DURBAN – Expired products – including chicken, polony and baby formula – were found during inspections of shops in the Durban CBD and Isipingo this week, says Trevor Hattingh, the National Consumer Commission (NCC) spokesperson.
The commission, in partnership with the provincial Department of Economic Development, Tourism and Environmental Affairs and the eThekwini Municipality, held business compliance inspections in the city this week.
The activities formed part of the build-up programme for World Consumer Rights Day, which is today.
Hattingh said that during the inspections, they had found that many retailers in the city centre had perishable food products that had passed their "best before" dates on their shelves.
“Products such as polony, chicken, chicken livers and fish that had passed their best before dates were found on the shelves.”
He said that in some retail outlets, the "best before" date markings had been removed from the perishable food products.
“Most alarming was the discovery of baby food and formula which had passed their "best before" dates,” Hattingh said.
In addition, he said, counterfeit products such as paraffin stoves had been found at certain outlets.
“Counterfeit paraffin stoves can seriously harm those who use them because they do not comply with safety standards prescribed by law. They do not have the safety features that guarantee consumer safety,” he said.
According to Hattingh, they also discovered illegal loan sharks who had consumers’ identity documents as well as bank and social security cards.
He said that, under the Consumer Protection Act, these practices infringed consumers’ rights to the disclosure of information and rights to fair value, good quality and safety.
Hattingh said that where the infringements of consumers’ rights were widespread, the retail outlets had been closed.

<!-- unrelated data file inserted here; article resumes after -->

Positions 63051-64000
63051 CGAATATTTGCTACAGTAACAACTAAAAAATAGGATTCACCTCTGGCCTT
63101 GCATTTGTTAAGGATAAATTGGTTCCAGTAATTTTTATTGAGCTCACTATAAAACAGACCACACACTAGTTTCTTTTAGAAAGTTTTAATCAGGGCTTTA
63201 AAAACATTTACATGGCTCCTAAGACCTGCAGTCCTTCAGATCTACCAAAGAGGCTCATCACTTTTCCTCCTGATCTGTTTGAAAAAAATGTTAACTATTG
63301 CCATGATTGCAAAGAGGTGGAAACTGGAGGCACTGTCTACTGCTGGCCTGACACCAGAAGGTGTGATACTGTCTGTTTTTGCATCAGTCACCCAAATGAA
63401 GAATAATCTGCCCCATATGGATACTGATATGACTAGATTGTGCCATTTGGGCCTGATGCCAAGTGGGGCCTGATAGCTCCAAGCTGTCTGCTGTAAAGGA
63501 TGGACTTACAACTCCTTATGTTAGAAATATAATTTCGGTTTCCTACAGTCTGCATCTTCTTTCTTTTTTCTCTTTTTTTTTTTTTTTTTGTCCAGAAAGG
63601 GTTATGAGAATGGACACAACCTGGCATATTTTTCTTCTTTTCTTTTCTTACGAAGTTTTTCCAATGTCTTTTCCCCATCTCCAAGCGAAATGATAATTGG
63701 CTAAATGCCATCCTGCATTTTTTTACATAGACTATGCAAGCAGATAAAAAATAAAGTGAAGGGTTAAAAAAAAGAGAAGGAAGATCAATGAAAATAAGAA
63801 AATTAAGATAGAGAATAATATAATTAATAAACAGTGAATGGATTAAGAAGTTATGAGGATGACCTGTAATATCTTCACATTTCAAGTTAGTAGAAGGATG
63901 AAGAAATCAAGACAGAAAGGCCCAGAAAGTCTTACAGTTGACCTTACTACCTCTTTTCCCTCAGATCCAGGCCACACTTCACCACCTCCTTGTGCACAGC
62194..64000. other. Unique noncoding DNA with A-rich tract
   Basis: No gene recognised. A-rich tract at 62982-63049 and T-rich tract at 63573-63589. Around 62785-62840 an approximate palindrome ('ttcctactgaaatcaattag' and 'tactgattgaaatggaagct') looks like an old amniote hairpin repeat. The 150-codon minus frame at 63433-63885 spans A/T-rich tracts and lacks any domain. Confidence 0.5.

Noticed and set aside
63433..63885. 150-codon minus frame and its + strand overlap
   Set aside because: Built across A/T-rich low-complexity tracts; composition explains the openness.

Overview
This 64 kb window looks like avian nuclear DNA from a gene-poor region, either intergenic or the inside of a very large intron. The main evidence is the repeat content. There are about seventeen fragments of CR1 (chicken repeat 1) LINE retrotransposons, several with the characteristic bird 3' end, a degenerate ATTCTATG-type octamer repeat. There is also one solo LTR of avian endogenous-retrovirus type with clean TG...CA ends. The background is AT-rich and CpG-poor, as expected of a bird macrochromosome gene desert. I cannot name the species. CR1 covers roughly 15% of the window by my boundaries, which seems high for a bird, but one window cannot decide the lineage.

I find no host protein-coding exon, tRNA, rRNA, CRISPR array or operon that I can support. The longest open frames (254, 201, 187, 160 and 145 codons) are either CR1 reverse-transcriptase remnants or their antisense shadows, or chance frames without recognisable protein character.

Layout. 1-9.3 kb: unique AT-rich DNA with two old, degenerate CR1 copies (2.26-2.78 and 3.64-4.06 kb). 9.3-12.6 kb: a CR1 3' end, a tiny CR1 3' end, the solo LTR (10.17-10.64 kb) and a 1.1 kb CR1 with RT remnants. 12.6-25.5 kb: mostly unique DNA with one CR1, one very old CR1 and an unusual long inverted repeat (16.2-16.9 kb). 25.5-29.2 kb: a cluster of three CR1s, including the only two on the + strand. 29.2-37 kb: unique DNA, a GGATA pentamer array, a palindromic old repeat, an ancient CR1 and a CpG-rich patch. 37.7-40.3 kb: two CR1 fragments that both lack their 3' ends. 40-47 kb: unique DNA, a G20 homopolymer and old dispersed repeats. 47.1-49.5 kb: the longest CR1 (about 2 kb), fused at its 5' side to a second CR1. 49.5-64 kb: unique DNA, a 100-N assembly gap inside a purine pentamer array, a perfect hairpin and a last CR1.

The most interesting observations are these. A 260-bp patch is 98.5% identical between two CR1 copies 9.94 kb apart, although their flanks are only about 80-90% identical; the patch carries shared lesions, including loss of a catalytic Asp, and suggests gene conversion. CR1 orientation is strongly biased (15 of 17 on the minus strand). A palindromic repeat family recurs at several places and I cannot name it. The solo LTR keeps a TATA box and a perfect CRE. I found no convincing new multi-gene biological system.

During the operations, the inspection teams confiscated perishable food products which had passed their "best before" dates and large quantities of alcohol from retailers who did not have a licence to trade in liquor, as well as counterfeit products.
“The operation also effected the arrests of 14 foreign nationals who did not have valid permits,” he said.
A bakery and two fish-and-chips take-aways had been closed because they did not have certificates of compliance enabling them to operate.
Hattingh advised consumers to be aware of their consumer rights and not buy perishable food items that had passed their "best before" dates.
“Furthermore, they should avoid buying counterfeit heating appliances because these products could cost them their lives or the loss of a limb,” he said.
The NCC warned that businesses needed to comply with consumer protection and other laws.
“As a multidisciplinary team, we will conduct regular, unannounced inspections in Durban and where we find that a business is blatantly infringing consumers’ rights, we will enforce the law and prosecute the owners,” said Hattingh.
He said the NCC would issue hefty fines and ask the courts to consider direct imprisonment as an appropriate sanction.
On Friday the NCC and other interested parties will hold a discussion at the Elangeni Hotel, North Beach, on the state of consumer protection in South Africa, 10 years after the promulgation and implementation of the Consumer Protection Act.